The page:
Kāne‘ohe Again (450 words)

I was sitting by the phone at 8:30, just in case the greedy bastard was anxious to get his $1000.  But the phone rang at 9:00 by my watch.  His precise timing matched his precise voice.

“Mister Kim, do you have my money?”

“Yes,” I lied.

“Do you know the Woolworth’s on Fort Street?”

“Yes.”

“Sit at the lunch counter at noon today.  Have the money in a paper bag on the counter.”

I cut up a stack of newspaper to dollar-bill size.  With a heavy heart, I put my only twenty on top and wound a rubber band around the money.  Placing it in a brown paper sack, I headed out the door to go see David Chan.

I told David about the call and the meeting time and place.  He said they’d have plain clothes cops stationed on the street and inside the store.  He’d be parked across the street.

At 11:45 I walked into Woolworth’s, sat at the counter, and ordered coffee.  I’d finished it by 12:10, and the guy still hadn’t shown.

At 12:45 I got up and walked out to the street.  I spotted David’s car.

“This guy’s not coming,” I said.  “He’s the kind of guy who’s going to be on time.  He’d’ve been here at noon on the dot.”

“You think he could have spotted us?”

“I don’t know.  I’m going back to the office to see if he calls again.”

I headed to my car.  When I got in, the passenger side door opened up and a big man wearing sunglasses slipped in.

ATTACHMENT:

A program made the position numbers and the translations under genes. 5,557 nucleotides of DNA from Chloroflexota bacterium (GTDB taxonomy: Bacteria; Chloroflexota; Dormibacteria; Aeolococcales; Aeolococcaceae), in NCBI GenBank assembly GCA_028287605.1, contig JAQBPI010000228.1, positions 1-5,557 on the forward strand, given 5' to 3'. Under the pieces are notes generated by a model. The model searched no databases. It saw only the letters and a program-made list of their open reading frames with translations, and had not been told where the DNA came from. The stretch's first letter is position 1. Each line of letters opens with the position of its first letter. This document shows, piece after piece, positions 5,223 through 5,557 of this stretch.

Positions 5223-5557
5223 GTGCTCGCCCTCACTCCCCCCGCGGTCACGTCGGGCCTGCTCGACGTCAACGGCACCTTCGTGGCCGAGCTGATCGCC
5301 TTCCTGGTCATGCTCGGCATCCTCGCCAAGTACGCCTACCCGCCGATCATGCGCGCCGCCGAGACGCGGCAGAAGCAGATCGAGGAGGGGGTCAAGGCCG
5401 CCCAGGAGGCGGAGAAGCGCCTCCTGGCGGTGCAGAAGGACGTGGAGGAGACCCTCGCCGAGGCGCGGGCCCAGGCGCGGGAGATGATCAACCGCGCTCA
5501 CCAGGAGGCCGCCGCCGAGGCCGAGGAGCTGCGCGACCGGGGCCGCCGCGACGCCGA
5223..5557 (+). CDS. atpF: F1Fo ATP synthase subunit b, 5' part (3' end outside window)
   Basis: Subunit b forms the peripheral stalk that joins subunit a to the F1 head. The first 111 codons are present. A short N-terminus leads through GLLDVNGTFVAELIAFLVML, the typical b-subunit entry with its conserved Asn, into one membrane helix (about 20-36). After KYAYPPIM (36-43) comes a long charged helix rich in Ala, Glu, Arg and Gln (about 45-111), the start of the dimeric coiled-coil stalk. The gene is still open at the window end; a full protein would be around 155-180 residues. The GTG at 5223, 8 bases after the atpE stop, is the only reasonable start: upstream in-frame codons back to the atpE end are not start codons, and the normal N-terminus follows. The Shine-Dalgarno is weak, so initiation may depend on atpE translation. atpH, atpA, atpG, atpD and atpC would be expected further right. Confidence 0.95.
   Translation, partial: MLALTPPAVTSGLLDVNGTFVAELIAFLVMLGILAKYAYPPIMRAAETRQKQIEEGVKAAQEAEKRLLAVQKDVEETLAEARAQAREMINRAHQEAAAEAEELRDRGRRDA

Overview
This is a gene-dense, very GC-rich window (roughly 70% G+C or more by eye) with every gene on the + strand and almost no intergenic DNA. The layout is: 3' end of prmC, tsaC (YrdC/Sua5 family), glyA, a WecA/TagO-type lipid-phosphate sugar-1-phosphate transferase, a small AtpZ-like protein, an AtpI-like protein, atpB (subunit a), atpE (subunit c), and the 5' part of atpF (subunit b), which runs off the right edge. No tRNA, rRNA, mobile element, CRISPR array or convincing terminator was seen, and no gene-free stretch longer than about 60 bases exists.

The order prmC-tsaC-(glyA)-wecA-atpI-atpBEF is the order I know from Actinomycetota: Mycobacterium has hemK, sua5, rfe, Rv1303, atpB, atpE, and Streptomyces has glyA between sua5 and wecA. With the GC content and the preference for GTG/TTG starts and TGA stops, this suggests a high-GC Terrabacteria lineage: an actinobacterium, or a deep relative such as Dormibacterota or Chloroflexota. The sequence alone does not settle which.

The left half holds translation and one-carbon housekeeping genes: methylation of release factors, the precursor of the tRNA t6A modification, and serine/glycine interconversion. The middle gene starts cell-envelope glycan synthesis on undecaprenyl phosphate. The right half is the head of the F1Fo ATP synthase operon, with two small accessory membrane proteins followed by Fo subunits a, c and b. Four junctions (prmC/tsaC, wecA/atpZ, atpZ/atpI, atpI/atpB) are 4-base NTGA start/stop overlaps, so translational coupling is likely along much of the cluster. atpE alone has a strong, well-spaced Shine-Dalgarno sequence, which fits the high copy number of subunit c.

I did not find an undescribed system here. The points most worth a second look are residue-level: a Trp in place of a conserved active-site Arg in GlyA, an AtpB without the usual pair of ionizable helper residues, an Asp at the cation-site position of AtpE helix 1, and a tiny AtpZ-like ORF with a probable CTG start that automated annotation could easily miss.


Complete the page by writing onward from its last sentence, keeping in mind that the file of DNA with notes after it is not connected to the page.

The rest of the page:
“Mister Kim,” he said.  I knew the voice.  “You invited your friends along, I see.  But I was happy to wait for you.  I’m glad you have the money.”

“I do,” I said.  “It’s all there in twenties.”

I breathed a sigh of relief when he didn’t look inside.  Maybe this clown wasn’t as precision oriented as I thought.

“Well, Mister Kim,” he said, “Now that we’re friends, I want you to drive us to Kāne‘ohe.”

“And if I say no?”

“I do have a gun,” he said.

“Whereabouts in Kāne‘ohe?”

“My friend,” he said, “just drive.”

I headed up to Pali Highway.  It was like déjà vu all over again.

He directed me to a place near Bayview Golf Course.  We pulled into a garage off Kāne‘ohe Bay Drive.  When we got out of the car, he patted me down.

I sized him up:  a tall Haole, maybe 6’3”, 280. 

He gestured me up the front steps.  My main concern now was that he’d check the cash once we got inside.  If it came to a fist fight, I figured I could get at a piece of him.

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